The Panel considered this information to be very general and to have been provided as mitigation rather than disclosure of a health condition.
The Panel does not find this allegation proved.
Allegation 2.2 and Professional Misconduct
As it did not find allegation 2.1 proved, the Panel did not need to consider allegation 2.2 or professional misconduct in relation to 2.1.
The decision of the Panel was that there had been a failure by the Member to comply with the Professional Standards that amounted to Professional Misconduct as defined in the BACP Professional Conduct Procedure 2018 but only in respect of the proven Allegation 1, specifically that the Member had acted contrary to paragraphs 37 a), b) and c) and 48 of the Ethical Framework for the Counselling Professions 2018.
The Panel reconvened [ . . . ] to consider what, if any, sanction is appropriate. Due to the Clerk being unavailable, the BACP Registrar appointed a replacement Clerk under paragraph 4.1 of the BACP Professional Conduct Procedure 2018.
The Panel reminded itself of its findings (above), the sanctions available under the BACP Professional Conduct Procedure 2018 and the BACP Sanction Protocol (PR14). It noted the Member had not made any submission relating to sanction, that the Investigation and Assessment Committee had made his membership subject to interim suspension [ . . . ] and that he had allowed his membership to expire [ . . . ].
The Panel considered the guidance in PR14 about factors to consider when imposing a sanction and circumstances in which a suspension or withdrawal of Membership may be appropriate. It found that the allegations proved amounted to a serious and knowing breach of the BACP Ethical Framework for the Counselling Professions 2018 and the fundamental principles, values and personal moral qualities contained therein. The misconduct was sexual in nature and in abuse of the Member’s position of trust. The Panel noted the Member had not disputed his conduct and was experiencing difficult personal circumstances at the time.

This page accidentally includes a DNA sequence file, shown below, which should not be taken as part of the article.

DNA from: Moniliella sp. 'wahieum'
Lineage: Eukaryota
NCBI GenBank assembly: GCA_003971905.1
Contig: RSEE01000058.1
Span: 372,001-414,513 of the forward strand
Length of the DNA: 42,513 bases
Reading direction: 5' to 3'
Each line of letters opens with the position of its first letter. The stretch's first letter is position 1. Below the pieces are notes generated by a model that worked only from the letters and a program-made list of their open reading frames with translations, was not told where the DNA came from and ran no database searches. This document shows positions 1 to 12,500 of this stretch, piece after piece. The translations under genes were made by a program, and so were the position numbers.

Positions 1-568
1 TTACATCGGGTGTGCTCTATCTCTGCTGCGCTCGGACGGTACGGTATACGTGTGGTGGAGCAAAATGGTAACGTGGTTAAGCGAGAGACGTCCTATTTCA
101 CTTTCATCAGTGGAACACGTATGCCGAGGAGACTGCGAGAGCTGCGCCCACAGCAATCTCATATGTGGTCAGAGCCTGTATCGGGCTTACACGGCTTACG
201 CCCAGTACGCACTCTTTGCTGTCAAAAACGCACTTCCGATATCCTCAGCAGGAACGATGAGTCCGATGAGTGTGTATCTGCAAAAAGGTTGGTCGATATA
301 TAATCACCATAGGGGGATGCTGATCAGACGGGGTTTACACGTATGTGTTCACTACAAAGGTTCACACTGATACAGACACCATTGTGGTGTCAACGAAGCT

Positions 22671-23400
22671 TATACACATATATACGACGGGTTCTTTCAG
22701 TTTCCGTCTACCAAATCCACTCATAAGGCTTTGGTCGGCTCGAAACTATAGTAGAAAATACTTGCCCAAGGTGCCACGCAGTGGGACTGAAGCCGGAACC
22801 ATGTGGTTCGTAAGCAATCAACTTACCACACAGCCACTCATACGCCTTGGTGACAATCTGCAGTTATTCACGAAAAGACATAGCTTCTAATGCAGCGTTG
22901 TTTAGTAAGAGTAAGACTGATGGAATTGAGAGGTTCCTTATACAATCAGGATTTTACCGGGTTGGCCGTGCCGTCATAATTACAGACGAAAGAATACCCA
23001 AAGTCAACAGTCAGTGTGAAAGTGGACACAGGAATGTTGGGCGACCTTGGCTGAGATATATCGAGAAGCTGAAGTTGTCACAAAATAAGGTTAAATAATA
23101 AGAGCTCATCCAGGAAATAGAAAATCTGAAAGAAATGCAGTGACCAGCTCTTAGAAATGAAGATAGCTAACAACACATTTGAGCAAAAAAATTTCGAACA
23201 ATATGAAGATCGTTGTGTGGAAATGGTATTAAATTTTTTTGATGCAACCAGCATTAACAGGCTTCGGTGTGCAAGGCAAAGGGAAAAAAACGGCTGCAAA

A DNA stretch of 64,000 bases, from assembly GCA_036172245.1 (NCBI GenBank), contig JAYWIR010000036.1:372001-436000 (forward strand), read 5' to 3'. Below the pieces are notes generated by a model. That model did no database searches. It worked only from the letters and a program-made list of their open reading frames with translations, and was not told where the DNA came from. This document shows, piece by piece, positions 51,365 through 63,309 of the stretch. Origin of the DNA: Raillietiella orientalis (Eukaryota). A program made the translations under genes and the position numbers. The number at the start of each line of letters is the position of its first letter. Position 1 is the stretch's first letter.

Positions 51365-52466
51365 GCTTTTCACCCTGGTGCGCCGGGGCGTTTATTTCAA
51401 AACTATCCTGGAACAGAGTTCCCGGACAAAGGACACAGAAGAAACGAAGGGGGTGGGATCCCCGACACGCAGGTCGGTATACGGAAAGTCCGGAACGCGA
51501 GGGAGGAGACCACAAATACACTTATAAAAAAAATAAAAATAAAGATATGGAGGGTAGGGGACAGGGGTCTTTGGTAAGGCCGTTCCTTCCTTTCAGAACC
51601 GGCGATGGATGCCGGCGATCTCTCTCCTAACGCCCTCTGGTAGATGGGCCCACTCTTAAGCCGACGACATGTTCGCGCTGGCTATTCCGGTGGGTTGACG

Nevertheless, the Panel agreed that an apology, training and/or demonstration of change of practice were not adequate to protect the public and the public interest.
The Panel decided that the Member’s misconduct was so serious and contradictory to the role and required behaviour of a counsellor, that only a period of suspension or withdrawal of membership would adequately address public protection and maintenance of professional standards and the public reputation of the counselling professions. It noted that after a period of suspension, the Member had still not engaged with the hearing of the complaint or this sanction decision. It therefore had no evidence that he had remediated, and the Panel therefore concluded that only withdrawal of membership, and the accompanying need for the Member to apply to re-join the BACP, was appropriate and proportionate in the circumstances.
(Where ellipses [ . . . ] are displayed, they indicate an omission of text)